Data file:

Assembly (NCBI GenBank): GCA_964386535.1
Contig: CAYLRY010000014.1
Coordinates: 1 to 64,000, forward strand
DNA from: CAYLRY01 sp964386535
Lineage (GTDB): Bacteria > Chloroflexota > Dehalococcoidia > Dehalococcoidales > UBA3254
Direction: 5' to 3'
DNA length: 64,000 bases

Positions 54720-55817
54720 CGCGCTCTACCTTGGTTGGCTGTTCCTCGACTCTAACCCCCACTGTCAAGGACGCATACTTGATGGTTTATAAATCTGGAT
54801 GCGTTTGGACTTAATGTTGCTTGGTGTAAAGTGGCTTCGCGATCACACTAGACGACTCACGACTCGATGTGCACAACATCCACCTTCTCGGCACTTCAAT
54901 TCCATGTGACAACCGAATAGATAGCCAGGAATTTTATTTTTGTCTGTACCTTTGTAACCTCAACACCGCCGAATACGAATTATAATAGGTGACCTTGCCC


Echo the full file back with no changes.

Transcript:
Assembly (NCBI GenBank): GCA_964386535.1
Contig: CAYLRY010000014.1
Coordinates: 1 to 64,000, forward strand
DNA from: CAYLRY01 sp964386535
Lineage (GTDB): Bacteria > Chloroflexota > Dehalococcoidia > Dehalococcoidales > UBA3254
Direction: 5' to 3'
DNA length: 64,000 bases

Positions 54720-55817
54720 CGCGCTCTACCTTGGTTGGCTGTTCCTCGACTCTAACCCCCACTGTCAAGGACGCATACTTGATGGTTTATAAATCTGGAT
54801 GCGTTTGGACTTAATGTTGCTTGGTGTAAAGTGGCTTCGCGATCACACTAGACGACTCACGACTCGATGTGCACAACATCCACCTTCTCGGCACTTCAAT
54901 TCCATGTGACAACCGAATAGATAGCCAGGAATTTTATTTTTGTCTGTACCTTTGTAACCTCAACACCGCCGAATACGAATTATAATAGGTGACCTTGCCC